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Old January 28, 2014, 09:42 AM   #1
Rifleman1776
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handgun sights in a stress situation

I would like to hear from people who have actual experience using their handguns in a high stress situation. I carry a Ruger LCP and get, and have read, a lot of criticizm for it's near non-existant sights. I consider those an advantage as they cannot hang up on clothes when drawing under stress. From reading I have determined (learned?) that aiming is far less important that keeping the mind focused and pointing the front of the gun at the target. Having never shot in a high stress situation that is what I am trying to mentally train myself to do. I believe sights, in that case, are pointless.
For those who have had to use their handguns in an actual fight, I ask, do/did you really use your sights to aim carefully?
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Old January 28, 2014, 10:35 AM   #2
g.willikers
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Since there's a high probability of focusing more on the threat than the sights, using point shooting drills might be more revealing than testimonies.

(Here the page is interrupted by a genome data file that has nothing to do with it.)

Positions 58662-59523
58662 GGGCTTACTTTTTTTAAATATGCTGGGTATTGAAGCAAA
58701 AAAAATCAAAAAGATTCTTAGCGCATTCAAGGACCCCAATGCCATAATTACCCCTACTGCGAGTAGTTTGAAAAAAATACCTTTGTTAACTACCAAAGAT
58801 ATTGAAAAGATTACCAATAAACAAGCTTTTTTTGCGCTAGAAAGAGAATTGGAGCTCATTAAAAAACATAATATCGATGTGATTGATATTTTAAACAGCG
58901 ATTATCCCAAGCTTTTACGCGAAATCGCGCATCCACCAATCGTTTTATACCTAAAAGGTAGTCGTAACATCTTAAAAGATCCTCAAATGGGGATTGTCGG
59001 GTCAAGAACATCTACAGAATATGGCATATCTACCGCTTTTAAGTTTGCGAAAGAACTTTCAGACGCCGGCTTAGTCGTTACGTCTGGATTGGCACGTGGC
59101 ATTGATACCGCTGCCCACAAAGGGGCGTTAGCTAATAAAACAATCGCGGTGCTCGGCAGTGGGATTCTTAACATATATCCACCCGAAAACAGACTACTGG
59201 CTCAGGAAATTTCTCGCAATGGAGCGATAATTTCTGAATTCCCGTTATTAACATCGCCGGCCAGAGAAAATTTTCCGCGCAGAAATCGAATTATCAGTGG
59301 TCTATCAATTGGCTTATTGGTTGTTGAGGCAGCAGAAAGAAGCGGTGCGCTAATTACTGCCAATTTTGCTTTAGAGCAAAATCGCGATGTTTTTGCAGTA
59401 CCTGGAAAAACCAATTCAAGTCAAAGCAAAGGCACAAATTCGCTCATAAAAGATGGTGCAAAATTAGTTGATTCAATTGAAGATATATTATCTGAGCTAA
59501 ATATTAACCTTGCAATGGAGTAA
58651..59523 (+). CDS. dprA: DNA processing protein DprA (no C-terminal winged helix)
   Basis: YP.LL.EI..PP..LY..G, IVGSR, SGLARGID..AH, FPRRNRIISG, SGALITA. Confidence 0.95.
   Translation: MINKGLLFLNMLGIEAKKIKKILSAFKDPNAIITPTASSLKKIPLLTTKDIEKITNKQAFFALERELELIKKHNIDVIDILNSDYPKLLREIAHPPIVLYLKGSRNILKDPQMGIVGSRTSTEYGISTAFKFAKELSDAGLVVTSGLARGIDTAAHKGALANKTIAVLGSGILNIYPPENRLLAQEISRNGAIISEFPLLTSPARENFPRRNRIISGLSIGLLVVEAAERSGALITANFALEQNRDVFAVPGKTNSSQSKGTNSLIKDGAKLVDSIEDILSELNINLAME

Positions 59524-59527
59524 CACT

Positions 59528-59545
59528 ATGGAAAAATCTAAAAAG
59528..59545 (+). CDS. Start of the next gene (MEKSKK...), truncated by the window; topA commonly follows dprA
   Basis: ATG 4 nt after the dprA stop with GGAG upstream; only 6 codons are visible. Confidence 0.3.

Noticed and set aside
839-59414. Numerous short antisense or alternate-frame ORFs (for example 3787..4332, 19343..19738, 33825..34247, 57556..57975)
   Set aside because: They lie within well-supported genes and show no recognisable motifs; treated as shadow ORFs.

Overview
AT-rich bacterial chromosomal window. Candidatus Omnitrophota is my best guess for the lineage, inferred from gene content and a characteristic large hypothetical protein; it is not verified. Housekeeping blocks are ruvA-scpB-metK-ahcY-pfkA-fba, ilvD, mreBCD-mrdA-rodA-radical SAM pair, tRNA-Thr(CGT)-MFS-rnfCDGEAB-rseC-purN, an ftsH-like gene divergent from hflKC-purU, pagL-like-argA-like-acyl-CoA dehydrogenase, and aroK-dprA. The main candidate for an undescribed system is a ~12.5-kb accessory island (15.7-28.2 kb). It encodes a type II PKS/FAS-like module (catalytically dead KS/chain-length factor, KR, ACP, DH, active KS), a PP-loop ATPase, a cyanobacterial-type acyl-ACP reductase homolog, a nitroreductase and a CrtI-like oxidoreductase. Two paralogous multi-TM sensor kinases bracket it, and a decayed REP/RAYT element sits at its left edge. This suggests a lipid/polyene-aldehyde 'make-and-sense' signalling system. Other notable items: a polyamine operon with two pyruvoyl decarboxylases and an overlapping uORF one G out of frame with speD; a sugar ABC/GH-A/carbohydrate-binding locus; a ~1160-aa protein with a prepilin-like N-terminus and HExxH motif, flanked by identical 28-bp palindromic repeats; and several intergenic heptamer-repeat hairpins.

Set up 2 or 3 targets at fairly close range, say less than 5 yards.
Human type targets are best, for some realism.
Use a timer to provide a time stress, set at about 3 sec max, preferably less - ~1/2 sec per target.
Engage the targets as fast as possible to beat the timer buzzer.
Can you use the sights?
Can you get good hits without them?
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Old January 28, 2014, 10:36 AM   #3
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Yes I have.
PM me and we'll chat.
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Old January 28, 2014, 11:38 AM   #4
Garycw
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If you have time to use your sights , I would think its not that high of stress. Luckily I haven't had the unfortunate situation of finding out. I would imagine it would be point & shoot though.
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Old January 28, 2014, 01:07 PM   #5